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A Network Model of Hand Hygiene: How Good Is Good Enough to Stop the Spread of MRSA?

  • Neal D. Goldstein (a1) (a2), Stephen C. Eppes (a1), Amy Mackley (a1), Deborah Tuttle (a1) and David A. Paul (a1) (a2)...

Simulation models have been used to investigate the impact of hand hygiene on methicillin-resistant Staphylococcus aureus (MRSA) transmission within the healthcare setting, but they have been limited by their ability to accurately model complex patient–provider interactions.


Using a network-based modeling approach, we created a simulated neonatal intensive care unit (NICU) representing the potential for per-hour infant–infant MRSA transmission via the healthcare worker resulting in subsequent colonization. The starting prevalence of MRSA colonized infants varied from 2% to 8%. Hand hygiene ranged from 0% (none) to 100% (theoretical maximum), with an expected effectiveness of 88% inferred from literature.


Based on empiric care provided within a 1-hour period, the mean number of infant–infant MRSA transmissible opportunities per hour was 1.3. Compared to no hand hygiene and averaged across all initial colonization states, colonization was reduced by approximately 29%, 51%, 67%, 80%, and 86% for the respective levels of hygiene: 24%, 48%, 68%, 88%, and 100%. Preterm infants had a 61% increase in MRSA colonization, and mechanically ventilated infants had a 27% increase.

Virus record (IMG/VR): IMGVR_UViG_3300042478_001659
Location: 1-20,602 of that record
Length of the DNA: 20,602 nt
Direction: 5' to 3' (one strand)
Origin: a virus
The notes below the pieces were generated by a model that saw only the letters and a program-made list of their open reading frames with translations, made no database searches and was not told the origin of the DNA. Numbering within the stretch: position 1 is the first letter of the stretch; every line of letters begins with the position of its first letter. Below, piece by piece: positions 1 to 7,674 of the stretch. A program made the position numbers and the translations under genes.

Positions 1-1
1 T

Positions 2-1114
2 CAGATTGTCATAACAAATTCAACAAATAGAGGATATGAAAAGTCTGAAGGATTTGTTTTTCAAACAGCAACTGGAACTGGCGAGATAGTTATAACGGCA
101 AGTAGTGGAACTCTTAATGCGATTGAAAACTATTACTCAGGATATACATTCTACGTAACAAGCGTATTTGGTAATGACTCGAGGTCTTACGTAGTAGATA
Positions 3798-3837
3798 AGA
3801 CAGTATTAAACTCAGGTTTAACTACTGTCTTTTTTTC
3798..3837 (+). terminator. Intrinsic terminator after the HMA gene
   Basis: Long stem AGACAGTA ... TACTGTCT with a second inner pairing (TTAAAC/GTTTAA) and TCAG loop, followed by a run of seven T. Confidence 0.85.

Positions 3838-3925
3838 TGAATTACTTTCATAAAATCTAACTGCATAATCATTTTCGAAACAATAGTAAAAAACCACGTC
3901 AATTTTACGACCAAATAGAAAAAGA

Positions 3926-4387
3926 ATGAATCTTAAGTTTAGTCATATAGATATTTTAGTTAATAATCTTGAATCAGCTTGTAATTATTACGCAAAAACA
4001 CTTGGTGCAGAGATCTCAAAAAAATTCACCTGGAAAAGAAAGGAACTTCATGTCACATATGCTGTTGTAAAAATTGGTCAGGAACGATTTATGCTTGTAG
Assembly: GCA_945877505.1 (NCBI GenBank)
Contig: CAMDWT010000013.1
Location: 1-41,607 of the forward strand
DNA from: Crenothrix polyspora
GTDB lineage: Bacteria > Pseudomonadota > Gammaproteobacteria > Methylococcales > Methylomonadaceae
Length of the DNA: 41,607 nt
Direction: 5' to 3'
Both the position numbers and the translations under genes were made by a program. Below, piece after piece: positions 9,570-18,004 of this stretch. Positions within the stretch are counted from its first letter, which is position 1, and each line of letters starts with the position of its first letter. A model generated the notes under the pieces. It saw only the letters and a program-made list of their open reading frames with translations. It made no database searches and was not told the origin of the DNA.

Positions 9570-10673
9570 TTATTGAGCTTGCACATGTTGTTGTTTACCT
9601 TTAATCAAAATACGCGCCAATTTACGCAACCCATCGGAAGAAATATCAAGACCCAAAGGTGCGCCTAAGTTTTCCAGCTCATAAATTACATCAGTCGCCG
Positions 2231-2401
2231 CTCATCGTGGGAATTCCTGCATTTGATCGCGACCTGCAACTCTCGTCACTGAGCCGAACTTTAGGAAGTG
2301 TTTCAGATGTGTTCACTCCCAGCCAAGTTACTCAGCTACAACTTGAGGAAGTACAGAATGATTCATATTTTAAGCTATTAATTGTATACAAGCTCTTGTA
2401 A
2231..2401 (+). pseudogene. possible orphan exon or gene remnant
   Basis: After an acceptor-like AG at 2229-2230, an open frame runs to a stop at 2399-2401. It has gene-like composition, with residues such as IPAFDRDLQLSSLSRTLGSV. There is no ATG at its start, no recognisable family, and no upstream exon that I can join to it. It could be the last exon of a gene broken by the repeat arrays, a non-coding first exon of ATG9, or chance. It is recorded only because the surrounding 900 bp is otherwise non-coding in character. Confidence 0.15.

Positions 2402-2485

Even under optimal hygiene conditions, horizontal transmission of MRSA is possible. Additional prevention paradigms should focus on the most acute patients because they are at greatest risk.

Infect Control Hosp Epidemiol 2017;38:945–952

Corresponding author
Address correspondence to Neal D. Goldstein, Department of Pediatrics, Christiana Care Health System, 4745 Ogletown-Stanton Road, MAP 1, Suite 116, Newark, DE 19713 (
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PREVIOUS PRESENTATION. This paper was selected for the Lilienfeld Postdoctoral Prize Paper Award at the Society for Epidemiologic Research 2017 Annual Meeting, June 20-23, 2017, in Seattle, Washington.

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